The sadness in me won’t stay long because I see joy, hope, and trust too. Joy in the fact that Dave is off to a new country – a tropical island no less – and I will join him and other loved ones in five months. Hope in the fact that, for all the leaders who are crying for closed doors, there are others who are dedicated to keeping theirs open. Trust in the fact that my friends have support, are strong, and will see their trials through.

I think it’s important for me to feel as I do. Because it’s true to who I am. I am open to the suffering and the healing that follows. And I know this process is a constant cycle meant to be embraced to live life fully.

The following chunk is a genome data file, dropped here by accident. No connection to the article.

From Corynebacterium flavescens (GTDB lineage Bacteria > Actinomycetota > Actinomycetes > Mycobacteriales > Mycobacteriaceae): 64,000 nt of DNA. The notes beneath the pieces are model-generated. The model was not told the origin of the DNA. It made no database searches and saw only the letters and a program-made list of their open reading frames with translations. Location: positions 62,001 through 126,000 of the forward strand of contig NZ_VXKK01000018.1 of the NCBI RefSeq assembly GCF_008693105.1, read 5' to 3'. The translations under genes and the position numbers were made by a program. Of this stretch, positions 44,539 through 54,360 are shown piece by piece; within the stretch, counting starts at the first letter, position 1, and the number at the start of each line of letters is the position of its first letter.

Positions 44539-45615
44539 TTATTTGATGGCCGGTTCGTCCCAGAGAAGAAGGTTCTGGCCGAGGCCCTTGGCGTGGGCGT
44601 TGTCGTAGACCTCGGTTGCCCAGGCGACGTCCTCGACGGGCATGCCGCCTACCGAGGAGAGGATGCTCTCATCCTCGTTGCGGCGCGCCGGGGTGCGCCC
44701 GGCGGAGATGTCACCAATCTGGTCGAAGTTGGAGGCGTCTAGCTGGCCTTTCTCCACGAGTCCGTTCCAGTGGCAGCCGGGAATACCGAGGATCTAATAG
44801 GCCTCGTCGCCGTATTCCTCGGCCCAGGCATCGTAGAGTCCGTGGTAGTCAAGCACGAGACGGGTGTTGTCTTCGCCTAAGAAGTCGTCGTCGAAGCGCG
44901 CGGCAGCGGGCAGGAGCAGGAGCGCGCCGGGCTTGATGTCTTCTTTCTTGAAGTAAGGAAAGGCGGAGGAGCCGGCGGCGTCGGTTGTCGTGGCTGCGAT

You cannot prevent the birds of sadness from passing over your head, but you can prevent their making a nest in your hair. Chinese Proverb


Buddhist temple outside of Iksan, South Korea

Always here, always now

To be able to be unhurried when hurried;
To be able not to slack off when relaxed;
To be able not to be frightened
And at a loss for what to do,
When frightened and at a loss;
This is the learning that returns us
To our natural state and transforms our lives.
[Liu Wemin, 16th Century]

Found while reading  dhamma footsteps